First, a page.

Monday, 17 April 2017

Golden Age Science Fiction Films

In the Golden Age of science fiction films came into their own. Many films were low-budget B-movies, but there were a significant number of successful films with big budgets and impressive special effects.

Producer George Pal created Destination Moon (1950), When Worlds Collide (1951), The War of the Worlds (1953), and The Time Machine (1960), all of which won an Academy Award for Best Visual Effects, which demonstrated the increased technical excellence and critical recognition of the genre.



Destination Moon

One of the first science fiction films to attempt a high level of accurate technical detail tells the story of the first trip to the Moon.

After their latest rocket fails, Dr. Charles Cargraves and retired General Thayer have to start over again. This time, Gen. Thayer approaches Jim Barnes, the head of his own aviation construction firms to help build a rocket that will take them to the moon. Together they gather the captains of industry and all pledge to support the goals of having the United States be the first to put a man on the moon.
They build their rocket and successfully leave the Earth's gravitational pull and make the landing as scheduled. Barnes has miscalculated their fuel consumption however and after stripping the ship bare, they are still 100 lbs too heavy meaning that one of them will have to stay behind.

The final credit for Destination Moon reads "This is THE END..Of The Beginning."

When Worlds Collide

As a new star and planet hurtle toward a doomed Earth, a small group of survivalists frantically work to complete the rocket which will take them to their new home.

South African bush pilot and carefree ladies man Dave Randall finds he has been let in on the greatest and most terrible secret in the world when an eminent astronomer pays him to deliver some mysterious photos from to an equally prominent colleague in the US. The recipient, Dr Hendron, confirms the awful findings of the sender: the star Bellus will collide with Earth, destroying our planet.

Despite widespread disbelief, Marston and Spiro, a pair of millionaire philanthropists, give Dr Hendron all their assets to begin construction on a huge rocket ship that will, at least theoretically, transport a nucleus of survivors to Zyra, a planet which orbiting Bellus that may or may not be habitable. The funds aren't enough to complete the spaceship, and Dr Hendron solicits a contribution from tycoon Sydney Stanton, a wheelchair-bound old man who, unlike the selfless Marston and Spiro, demands a place on the rocket, even though space and weight will be too precious for anyone but young, skilled men and women.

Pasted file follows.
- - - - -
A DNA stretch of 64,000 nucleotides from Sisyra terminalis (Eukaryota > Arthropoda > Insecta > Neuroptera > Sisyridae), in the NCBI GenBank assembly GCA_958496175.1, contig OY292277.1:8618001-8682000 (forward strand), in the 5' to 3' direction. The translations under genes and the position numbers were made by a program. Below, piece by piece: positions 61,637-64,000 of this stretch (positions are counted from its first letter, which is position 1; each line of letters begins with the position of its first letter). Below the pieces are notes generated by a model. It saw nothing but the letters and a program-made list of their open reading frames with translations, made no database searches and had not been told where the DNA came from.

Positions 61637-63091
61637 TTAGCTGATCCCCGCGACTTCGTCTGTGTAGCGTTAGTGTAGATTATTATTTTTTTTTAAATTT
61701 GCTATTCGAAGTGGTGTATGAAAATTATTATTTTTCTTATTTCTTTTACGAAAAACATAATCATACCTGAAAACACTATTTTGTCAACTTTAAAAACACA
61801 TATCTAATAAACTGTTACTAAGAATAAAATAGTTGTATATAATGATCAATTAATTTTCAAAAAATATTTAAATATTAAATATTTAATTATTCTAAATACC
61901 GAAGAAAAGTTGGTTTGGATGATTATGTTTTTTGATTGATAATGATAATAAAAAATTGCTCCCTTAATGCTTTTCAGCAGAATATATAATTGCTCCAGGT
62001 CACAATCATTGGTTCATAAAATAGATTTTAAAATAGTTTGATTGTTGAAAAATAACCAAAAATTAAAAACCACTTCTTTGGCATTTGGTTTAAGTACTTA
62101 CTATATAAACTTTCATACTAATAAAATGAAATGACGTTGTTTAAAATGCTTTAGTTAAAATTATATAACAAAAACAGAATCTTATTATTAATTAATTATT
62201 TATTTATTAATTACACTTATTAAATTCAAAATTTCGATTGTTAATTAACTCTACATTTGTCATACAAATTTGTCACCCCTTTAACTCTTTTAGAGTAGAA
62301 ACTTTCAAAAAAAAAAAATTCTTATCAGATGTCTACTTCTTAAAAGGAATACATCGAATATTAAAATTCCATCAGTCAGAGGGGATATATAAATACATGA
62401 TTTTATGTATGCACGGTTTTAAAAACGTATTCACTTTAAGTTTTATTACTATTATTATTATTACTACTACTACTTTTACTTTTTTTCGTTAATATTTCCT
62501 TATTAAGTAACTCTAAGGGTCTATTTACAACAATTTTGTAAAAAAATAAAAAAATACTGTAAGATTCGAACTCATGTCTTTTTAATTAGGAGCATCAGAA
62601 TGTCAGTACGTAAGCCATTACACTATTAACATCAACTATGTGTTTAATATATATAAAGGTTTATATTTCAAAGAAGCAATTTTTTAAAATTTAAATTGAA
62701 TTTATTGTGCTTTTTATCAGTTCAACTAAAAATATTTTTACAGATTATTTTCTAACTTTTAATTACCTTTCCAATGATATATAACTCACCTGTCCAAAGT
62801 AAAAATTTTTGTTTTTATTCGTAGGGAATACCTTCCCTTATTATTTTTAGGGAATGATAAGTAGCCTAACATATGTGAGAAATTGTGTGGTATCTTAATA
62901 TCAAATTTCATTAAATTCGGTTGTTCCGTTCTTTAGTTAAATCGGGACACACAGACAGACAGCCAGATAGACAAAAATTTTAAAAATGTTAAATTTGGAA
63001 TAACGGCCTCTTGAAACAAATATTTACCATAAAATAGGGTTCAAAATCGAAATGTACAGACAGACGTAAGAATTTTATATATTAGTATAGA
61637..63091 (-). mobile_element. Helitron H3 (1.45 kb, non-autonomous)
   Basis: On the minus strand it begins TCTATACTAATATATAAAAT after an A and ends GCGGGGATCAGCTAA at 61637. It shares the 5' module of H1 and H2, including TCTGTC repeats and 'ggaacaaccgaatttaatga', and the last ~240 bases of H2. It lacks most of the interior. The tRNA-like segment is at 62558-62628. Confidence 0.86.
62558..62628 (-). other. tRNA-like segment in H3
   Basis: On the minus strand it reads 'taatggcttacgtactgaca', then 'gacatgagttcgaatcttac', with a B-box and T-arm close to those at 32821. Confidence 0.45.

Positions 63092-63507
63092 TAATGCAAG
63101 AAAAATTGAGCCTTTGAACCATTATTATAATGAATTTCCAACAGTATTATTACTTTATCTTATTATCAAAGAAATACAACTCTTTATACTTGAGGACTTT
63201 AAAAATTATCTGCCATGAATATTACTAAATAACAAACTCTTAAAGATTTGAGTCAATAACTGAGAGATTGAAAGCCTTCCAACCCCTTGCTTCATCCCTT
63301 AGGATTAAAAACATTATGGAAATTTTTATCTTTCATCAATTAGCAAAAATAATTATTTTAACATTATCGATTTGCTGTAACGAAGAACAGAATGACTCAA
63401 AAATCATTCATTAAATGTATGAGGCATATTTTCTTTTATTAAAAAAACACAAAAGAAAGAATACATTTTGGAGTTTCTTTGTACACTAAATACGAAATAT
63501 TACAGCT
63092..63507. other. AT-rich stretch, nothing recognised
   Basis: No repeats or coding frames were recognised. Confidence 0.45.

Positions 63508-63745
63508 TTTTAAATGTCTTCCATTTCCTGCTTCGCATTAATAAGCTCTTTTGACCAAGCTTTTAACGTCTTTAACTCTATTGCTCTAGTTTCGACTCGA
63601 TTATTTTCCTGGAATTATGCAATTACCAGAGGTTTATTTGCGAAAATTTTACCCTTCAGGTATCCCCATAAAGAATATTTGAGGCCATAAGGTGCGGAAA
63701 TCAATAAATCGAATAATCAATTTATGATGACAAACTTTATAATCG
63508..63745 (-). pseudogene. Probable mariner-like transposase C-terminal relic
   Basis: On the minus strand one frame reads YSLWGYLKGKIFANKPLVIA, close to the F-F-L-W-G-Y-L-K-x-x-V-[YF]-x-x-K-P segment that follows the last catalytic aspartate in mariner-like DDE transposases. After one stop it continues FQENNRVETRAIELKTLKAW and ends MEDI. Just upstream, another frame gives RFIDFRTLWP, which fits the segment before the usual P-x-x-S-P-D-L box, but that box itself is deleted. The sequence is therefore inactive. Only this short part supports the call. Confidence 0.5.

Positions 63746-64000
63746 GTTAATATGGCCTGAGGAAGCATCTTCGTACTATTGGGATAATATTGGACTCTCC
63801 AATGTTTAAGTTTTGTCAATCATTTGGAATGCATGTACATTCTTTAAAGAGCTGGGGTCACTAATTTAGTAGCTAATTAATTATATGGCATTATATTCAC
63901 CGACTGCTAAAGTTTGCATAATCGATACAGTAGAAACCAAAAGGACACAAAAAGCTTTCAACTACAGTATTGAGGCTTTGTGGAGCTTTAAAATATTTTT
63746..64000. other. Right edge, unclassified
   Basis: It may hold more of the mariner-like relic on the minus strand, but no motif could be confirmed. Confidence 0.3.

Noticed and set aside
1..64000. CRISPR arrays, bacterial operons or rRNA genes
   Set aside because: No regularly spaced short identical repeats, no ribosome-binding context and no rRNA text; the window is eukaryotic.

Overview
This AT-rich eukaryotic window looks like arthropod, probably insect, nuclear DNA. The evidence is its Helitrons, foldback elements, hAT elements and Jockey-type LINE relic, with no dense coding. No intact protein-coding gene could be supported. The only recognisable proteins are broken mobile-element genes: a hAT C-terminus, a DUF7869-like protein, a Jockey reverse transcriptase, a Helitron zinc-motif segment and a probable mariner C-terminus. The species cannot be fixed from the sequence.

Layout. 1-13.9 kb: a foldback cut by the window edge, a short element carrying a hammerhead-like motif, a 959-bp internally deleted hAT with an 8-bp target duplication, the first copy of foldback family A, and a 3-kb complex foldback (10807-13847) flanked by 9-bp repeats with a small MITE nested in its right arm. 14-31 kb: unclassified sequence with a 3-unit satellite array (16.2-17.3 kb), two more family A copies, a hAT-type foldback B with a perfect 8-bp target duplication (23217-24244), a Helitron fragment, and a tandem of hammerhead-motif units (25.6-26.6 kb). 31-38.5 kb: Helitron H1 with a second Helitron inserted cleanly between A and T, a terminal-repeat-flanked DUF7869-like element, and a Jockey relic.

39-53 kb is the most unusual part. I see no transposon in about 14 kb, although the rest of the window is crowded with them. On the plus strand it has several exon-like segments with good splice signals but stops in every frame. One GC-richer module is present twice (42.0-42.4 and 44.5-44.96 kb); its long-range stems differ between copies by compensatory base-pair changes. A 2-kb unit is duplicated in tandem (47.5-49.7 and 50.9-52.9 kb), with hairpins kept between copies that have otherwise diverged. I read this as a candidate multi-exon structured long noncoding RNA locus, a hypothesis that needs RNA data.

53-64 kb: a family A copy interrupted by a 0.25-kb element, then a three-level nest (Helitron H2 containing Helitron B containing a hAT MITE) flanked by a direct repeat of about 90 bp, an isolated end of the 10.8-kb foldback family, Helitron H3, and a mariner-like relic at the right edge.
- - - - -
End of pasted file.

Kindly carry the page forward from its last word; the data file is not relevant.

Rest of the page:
Even as doomsday approaches, Randall is surprised to find himself in a love triangle with Dr Hendron's daughter and her fiancé. Humanity is in peril, and only a modern-day Noah's ark, and the continued need of a man for a woman, can save it.

The War of the Worlds

H G Wells' classic novel is brought to life in this tale of alien invasion. The residents of a small town in California are excited when a flaming meteor lands in the hills. Their joy is tempered somewhat when they discover that it has passengers who are not very friendly. The movie itself is understood better when you consider that it was made at the height of the Cold War--just replace Martian with Russian...

Scientist Clayton Forrester and Sylvia Van Buren are the first to arrive at the site of a meteorite crash. Soon after, an alien war machine emerges and begins killing at random. The Marines are called in, but they're no match for the aliens' force field. The Martians unchain a direct assault to our planet, with hundreds of invulnerable ships.

The invasion takes place all over the world, and all the major cities are destroyed one after one--even the atomic bomb can't stop them. But if the humans can't beat them, who can? Maybe something MUCH smaller...

The Time Machine

On January 5, 1900, a disheveled looking H G Wells - George to his friends - arrives late to his own dinner party. He tells his guests of his travels in his time machine, the work about which his friends knew. They were also unbelieving, and skeptical of any practical use if it did indeed work.

George knew that his machine was stationary in geographic position, but he did not account for changes in what happens over time to that location. He also learns that the machine is not impervious and he is not immune to those who do not understand him or the machine's purpose. George tells his friends that he did not find the Utopian society he so wished had developed.

He mentions specifically a civilization several thousand years into the future which consists of the subterranean morlocks and the surface dwelling eloi, who on first glance lead a carefree life. Despite all these issues, love can still bloom over the spread of millennia.

[adapted from imdb]


Ann Marie Thomas is the author of three medieval history books, a surprisingly cheerful poetry collection about her 2010 stroke, and the science fiction series Flight of the Kestrel. Book one, Intruders, is out now. Follow her at http://eepurl.com/bbOsyz

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